I live just outside DC and my sister lives just outside Columbus. It's a 6-7 hour drive, and we pretty much both just always drive it. I'm single, she has a family. But we've always been a driving family (regularly driving from our house in CT to my grandparents in Baltimore).I have occasionally flown it, but the cost and only saving a couple of hours by flying (when you factor in driving to the airport, getting there in advance, the flight, and driving from the airport to my sister's house) doesn't make it worth it.
My college was an 8 hour drive from my home. (Seven with good conditions/speeding). Ever since then, eight hours has been my marker for drive vs. fly. From NYC, I don't think I've ever flown to D.C. or Boston - always drive.
I feel like most Southerners and Westerners will have longer driving tolerance times. Not sure I can pinpoint why I think that.I haaaaaaaaaaaaaaate driving solo, so 4-6 hours is about my limit. HOWEVER, since I already have to drive 1.5 hours to get TO an airport, that skews my math on a lot of trips.
When I was growing up in Florida, it was absolutely no big deal to drive from Tampa to the Miami or Ft Lauderdale areas, or up to Daytona, St. Augustine, etc. I can also remember driving with a friend to summer camp in Northern GA, and with a couple of friends from Tampa to NOLA - much longer trips but fun when you're young and have a buddy or two with you.
I hate, hate, hate dealing with the airport so I'll only fly if I'm under extreme time pressure or if I'm dealing with a drive of more than about eight or ten hours.I'll take the train every chance I get, though.
I like to drive, so I'm pretty open on that. Assuming I don't have a pressing time commitment, I've been known to go up to 10 hours on that. It may also depend on just how painful I anticipate driving to be (e.g., bad construction risk) or how annoying the airport situation is. (I've had big issues getting from PGH to downtown, for example, so that is a factor against flying to Pittsburgh.)
Yep, I used to drive back and forth to Tallacrappy for school, which was about 5 hours. I LOVED it, though. I could sing entire shows at the top of my lungs! Les Mis on the way home, Jesus Christ Superstar on the way back. Now, I've driven to Vegas a couple times myself, though I do prefer flying, if possible. It's more convenient.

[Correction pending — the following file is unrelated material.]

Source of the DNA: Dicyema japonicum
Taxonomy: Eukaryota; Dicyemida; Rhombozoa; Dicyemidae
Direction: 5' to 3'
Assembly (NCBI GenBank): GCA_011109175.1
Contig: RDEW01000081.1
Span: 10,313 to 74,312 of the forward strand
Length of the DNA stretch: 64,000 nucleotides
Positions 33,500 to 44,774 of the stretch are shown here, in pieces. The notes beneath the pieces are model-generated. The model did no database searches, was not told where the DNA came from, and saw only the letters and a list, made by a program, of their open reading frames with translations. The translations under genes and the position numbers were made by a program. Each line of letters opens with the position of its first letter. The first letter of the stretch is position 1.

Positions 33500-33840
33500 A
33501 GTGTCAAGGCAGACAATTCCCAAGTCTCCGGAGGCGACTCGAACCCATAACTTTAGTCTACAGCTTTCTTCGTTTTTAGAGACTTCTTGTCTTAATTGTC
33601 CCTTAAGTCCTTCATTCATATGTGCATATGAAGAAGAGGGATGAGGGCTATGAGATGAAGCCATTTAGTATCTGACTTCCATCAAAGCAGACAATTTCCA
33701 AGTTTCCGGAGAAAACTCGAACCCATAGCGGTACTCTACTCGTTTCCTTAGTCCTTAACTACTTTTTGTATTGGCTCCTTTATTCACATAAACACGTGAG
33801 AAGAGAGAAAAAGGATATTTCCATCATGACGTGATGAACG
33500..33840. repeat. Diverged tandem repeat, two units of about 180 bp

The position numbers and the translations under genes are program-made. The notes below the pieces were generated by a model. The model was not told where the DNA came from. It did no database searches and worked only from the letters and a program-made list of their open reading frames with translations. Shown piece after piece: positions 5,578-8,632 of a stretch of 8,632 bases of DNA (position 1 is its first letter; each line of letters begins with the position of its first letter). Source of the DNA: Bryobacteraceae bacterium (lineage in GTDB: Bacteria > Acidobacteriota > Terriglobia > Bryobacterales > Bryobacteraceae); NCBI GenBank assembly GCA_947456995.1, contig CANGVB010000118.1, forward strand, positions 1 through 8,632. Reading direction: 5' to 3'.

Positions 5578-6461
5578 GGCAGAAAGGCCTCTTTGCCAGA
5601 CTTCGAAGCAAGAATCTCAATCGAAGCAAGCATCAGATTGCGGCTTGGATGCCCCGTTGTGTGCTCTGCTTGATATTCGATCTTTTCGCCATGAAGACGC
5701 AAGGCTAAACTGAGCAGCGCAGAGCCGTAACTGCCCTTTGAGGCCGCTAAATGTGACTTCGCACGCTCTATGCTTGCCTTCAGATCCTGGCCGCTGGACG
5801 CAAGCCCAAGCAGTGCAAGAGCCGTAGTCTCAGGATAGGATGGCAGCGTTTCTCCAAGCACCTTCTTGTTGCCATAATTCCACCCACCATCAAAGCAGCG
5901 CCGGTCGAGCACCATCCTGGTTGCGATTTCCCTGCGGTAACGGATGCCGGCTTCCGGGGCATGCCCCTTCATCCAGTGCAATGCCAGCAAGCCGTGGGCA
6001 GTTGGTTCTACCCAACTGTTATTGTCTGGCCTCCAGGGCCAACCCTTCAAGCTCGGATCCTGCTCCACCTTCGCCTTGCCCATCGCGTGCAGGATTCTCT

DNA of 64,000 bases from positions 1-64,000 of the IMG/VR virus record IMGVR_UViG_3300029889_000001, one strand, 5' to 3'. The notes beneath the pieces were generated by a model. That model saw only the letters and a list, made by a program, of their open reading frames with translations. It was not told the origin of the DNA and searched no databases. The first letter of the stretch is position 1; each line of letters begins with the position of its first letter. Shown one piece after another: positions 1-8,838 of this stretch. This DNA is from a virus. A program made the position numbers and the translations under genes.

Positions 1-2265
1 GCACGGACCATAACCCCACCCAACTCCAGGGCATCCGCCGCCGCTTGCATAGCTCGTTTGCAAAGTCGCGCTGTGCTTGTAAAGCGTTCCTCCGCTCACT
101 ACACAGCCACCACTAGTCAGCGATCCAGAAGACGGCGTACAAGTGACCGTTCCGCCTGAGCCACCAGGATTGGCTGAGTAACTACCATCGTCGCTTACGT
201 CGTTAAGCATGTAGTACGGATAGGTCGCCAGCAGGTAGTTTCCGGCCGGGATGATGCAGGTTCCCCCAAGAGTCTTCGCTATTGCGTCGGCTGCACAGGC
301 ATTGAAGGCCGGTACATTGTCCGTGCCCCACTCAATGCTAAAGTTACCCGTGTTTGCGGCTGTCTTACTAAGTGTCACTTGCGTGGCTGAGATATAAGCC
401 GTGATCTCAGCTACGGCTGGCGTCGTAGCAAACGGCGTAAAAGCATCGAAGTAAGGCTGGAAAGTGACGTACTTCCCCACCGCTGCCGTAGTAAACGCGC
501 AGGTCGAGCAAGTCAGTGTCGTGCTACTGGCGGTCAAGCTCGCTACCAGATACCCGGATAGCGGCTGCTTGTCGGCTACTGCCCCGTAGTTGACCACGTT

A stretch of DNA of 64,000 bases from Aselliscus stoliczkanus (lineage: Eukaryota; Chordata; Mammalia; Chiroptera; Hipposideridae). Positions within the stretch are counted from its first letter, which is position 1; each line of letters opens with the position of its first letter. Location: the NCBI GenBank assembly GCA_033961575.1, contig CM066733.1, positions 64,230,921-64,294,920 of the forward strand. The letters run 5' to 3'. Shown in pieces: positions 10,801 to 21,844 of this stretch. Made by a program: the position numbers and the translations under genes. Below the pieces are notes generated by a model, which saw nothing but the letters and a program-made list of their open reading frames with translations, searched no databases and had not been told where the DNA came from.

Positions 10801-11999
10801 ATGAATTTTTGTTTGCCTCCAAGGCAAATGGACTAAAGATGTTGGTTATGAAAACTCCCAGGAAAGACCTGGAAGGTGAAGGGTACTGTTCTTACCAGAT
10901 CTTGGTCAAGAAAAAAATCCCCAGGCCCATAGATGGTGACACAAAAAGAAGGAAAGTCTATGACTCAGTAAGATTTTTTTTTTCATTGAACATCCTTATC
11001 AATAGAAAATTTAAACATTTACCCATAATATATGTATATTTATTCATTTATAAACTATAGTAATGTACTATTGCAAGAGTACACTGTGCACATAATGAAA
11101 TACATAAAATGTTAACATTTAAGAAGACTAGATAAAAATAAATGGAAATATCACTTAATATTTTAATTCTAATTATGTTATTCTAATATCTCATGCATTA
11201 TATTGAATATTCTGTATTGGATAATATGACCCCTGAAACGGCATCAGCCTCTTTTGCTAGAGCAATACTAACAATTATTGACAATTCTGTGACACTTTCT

I've never minded driving, and the cost of planes both in actual dollars and in my sanity makes me willing to tolerate a lot. But now that we have kids, the calculus is very different - 4 plane tickets gets really expensive, really fast. So we're driving to Maryland over Memorial Day weekend for a bat mitzvah - 11 hours or so each way. Just too darned expensive to fly on a holiday weekend. We always drive anything less than 6 hours, by the way - mostly, for us, that's St. Louis twice a year.
Living in NYC without a car, my first choice is train. I love Amtrak to Boston or DC (my most traveled route). I get a ton of work done on the train. I think the train is more relaxing than flying and with the time you have to arrive at the airport prior to boarding, it doesn't take much longer. That being said, I had to drive to central PA this week and it was easier to rent a car and drive rather than try to time the buses, which are too infrequent. My other regular trips (Portland or Seattle) all require flying.
About 6-7 hours. The biggest advantage in driving is not having to predict ahead of time when you can leave. With a scheduled flight home I always seem either to have idle time because my business finished early or I have to rush because it ran late. With a car, when I'm done I hop in the car and drive.
Depends if I'm renting a car, who's paying, and whether I have CLE I can "listen" to on the drive.
For example, I've done DC-Toronto ten-hour drive one-way because I had a lot of CLE to catch up on and because I was staying a week, so was saving on car-rental costs. Stopped at a Pennsylvania casino to pay for the trip.